More waiting will be necessary unless Provenge fails this interim test so badly that they have to stop the trial (usually they do that when there is no effectiveness or an unacceptable number of severe side effects). If interim results are marginal it is still quite possible that Provenge will pass the mark on the final analysis. That analysis date has been moved up from 2010 to 2009. Since it depends on a certain number of "events" being reached, the date is vague. Note that events include deaths of patients receiving either the placebo or Provenge.

The Provenge naysayers read the statistical tea leaves differently. They don't think the results of earlier trials were that great. They think doing a larger trial will cause Provenge to regress to mean, in other words give results more similar to the placebo. There are finer statistical points to argue as well, but they all amount to a belief that the most likely outcome is that Provenge will fail both the interim and that final analysis. I don't find their arguments very compelling, but I cannot entirely discount them. There is a big chance element in clinical trials. Bigger trials tend to eliminate the chance element, but that can to for you or against you.

So buying Dendreon is no slam dunk. If the interim trial results aren't enough to get FDA approval, the stock will likely sink even lower than it is now.

On the other hand, if Provenge is approved, Dendreon is ready to test active immunotherapies on a variety of cancers, including less aggressive and earlier forms of prostate cancer. This is why big biotechnology and pharma companies are watching closely. Given time and money, Dendreon might change the whole cancer therapy game.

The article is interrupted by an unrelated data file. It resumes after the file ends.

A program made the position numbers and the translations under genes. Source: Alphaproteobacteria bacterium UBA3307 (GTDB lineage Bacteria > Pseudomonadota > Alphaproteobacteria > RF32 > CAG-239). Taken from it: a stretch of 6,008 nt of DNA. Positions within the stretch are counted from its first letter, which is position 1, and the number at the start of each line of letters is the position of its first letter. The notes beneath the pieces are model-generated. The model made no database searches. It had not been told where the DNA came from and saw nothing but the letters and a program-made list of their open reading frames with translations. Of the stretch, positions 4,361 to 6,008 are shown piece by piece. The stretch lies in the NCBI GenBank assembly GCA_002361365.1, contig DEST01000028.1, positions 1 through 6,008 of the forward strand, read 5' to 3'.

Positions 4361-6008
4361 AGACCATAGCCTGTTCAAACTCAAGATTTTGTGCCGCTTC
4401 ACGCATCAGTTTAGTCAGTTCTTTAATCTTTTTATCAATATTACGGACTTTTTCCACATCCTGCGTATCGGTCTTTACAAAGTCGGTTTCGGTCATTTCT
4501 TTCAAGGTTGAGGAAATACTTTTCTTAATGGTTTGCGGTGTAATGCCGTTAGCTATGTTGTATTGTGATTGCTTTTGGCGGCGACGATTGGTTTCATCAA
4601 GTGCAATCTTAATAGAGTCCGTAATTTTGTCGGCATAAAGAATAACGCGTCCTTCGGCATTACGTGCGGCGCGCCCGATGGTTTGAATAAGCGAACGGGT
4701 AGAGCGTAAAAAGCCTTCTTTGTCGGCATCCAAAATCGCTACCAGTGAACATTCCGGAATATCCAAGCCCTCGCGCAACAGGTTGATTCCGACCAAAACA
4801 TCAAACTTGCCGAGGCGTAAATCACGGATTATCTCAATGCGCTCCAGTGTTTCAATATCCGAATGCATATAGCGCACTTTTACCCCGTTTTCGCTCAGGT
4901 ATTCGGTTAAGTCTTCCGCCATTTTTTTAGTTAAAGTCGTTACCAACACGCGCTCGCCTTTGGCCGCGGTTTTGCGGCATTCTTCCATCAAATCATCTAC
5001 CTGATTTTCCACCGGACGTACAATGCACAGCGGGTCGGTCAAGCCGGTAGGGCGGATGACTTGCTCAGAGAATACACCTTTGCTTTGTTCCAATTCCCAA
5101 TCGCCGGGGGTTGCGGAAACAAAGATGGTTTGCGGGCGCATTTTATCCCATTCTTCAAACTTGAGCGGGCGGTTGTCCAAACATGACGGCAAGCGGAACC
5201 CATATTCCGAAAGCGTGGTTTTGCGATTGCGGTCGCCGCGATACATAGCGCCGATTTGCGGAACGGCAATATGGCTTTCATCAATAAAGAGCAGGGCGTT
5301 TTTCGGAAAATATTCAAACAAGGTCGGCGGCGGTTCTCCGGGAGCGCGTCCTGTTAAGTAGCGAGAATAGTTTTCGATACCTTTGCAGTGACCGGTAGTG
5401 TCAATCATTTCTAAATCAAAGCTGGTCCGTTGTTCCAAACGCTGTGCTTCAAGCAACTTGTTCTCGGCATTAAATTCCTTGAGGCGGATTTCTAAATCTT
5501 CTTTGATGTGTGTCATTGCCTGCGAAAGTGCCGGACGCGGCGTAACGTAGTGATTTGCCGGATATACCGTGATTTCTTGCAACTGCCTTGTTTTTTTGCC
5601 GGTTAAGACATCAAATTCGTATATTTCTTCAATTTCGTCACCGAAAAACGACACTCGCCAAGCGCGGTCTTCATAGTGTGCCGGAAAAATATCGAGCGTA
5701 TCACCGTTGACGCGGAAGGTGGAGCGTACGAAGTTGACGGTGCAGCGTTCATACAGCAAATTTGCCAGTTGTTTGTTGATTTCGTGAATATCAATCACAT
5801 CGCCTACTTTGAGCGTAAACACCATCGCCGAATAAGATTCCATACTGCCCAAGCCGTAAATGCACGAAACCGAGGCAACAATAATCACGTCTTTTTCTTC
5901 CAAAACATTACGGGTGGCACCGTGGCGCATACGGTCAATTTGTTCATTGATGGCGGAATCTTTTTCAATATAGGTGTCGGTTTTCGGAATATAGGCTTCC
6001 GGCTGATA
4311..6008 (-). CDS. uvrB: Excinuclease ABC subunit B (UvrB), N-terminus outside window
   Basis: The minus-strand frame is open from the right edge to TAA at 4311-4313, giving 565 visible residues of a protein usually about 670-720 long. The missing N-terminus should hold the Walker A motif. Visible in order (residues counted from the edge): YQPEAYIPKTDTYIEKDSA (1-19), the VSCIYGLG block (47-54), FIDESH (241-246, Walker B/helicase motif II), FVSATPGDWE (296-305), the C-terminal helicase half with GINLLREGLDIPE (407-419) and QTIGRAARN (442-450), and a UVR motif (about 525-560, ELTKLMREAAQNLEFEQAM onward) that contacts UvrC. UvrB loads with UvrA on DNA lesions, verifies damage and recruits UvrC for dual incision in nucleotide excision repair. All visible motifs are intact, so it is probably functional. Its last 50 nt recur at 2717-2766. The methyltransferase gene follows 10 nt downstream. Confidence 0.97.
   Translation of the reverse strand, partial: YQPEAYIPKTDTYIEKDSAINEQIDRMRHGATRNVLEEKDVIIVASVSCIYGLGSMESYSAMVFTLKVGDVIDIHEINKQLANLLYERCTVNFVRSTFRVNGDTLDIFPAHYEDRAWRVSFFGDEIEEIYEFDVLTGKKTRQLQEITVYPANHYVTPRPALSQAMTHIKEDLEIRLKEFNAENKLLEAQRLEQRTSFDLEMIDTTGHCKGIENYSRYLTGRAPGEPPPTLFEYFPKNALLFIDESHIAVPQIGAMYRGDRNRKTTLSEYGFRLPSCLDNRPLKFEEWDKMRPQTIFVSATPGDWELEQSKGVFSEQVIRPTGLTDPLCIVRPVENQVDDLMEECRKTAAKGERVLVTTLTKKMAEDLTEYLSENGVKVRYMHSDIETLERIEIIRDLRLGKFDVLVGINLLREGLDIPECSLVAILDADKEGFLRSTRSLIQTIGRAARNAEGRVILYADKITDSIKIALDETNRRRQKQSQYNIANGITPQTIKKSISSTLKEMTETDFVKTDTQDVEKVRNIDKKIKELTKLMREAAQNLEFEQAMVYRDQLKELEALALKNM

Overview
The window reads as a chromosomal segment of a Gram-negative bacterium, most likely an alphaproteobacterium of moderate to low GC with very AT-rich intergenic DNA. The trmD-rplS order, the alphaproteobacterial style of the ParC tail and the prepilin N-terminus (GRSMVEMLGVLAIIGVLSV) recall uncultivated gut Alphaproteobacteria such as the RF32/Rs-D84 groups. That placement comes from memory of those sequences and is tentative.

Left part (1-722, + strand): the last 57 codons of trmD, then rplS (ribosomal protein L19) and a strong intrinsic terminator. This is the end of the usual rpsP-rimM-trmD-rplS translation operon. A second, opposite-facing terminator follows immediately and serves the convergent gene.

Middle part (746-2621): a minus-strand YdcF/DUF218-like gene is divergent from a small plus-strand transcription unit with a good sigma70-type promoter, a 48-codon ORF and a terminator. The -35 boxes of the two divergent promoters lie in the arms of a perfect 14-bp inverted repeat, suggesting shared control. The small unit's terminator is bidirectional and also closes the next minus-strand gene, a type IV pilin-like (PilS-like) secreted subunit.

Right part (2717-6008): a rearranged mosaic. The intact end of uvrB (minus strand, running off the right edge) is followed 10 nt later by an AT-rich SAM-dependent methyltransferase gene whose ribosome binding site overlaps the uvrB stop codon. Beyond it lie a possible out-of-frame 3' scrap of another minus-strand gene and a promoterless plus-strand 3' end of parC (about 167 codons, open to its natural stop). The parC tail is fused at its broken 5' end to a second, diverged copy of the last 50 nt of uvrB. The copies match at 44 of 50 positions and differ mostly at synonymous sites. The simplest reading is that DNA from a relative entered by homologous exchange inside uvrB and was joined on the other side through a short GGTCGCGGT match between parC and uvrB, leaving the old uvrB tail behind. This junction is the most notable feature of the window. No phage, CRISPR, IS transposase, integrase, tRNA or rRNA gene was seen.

So Dendreon is a risky stock to buy. I suspect even if Provenge gets approved, there will still be time to buy it at a reasonable price. The factory is ready to produce Provenge on a large scale, but it still takes some time for revenues to start coming in after a therapy is approved.

There was good news for a few guys with prostate cancer. Dendreon is conducting a couple more small trials which won't be placebo controlled. In other words, everyone in them will receive Provenge.

More data:

Tuesday, March 11, 2008

Oil Bubble to Burst?

Noticing that there is a bubble is no big deal. I noticed that there was a stock market bubble in the late 1990's. I noticed that there was a real-estate bubble in the mid 2000's.

And I've noticed that there is an oil bubble that started a couple of years ago.

But calling an end to a bubble is difficult. How do you know when investors are going to collectively realize that all their stocks can't be the next Microsoft?

And given how irrational the Federal Reserve has acted in the past 20 years, even though you could predict that the housing bubble would burst when the Fed raised rates high enough, there was no way to predict when the Fed would get around to acting.

We are in an oil bubble. But that does not mean that the price of oil can't go higher, or that it might not take years instead of months for it to burst.

Consider the counter-argument: the globe has reached peak oil production, but demand is still rising rapidly, so prices will continue to be pushed up.

I believe it is likely that we have reached the vicinity of peak oil production, but Saudi Arabia could flood the global market with oil tomorrow if it desired to, and keep the flood running for at least a couple of decades.

Demand is already being pinched, but converting from oil to other energy sources, or to conservation, is a slow process. Yet it is happening. Talk to any car dealer in the U.S. about what has been selling in 2008, and they will tell you: fuel efficiency. People are sizing down. They are going to size down through all of 2008, and in 2009 Americans will be using a lot less gas.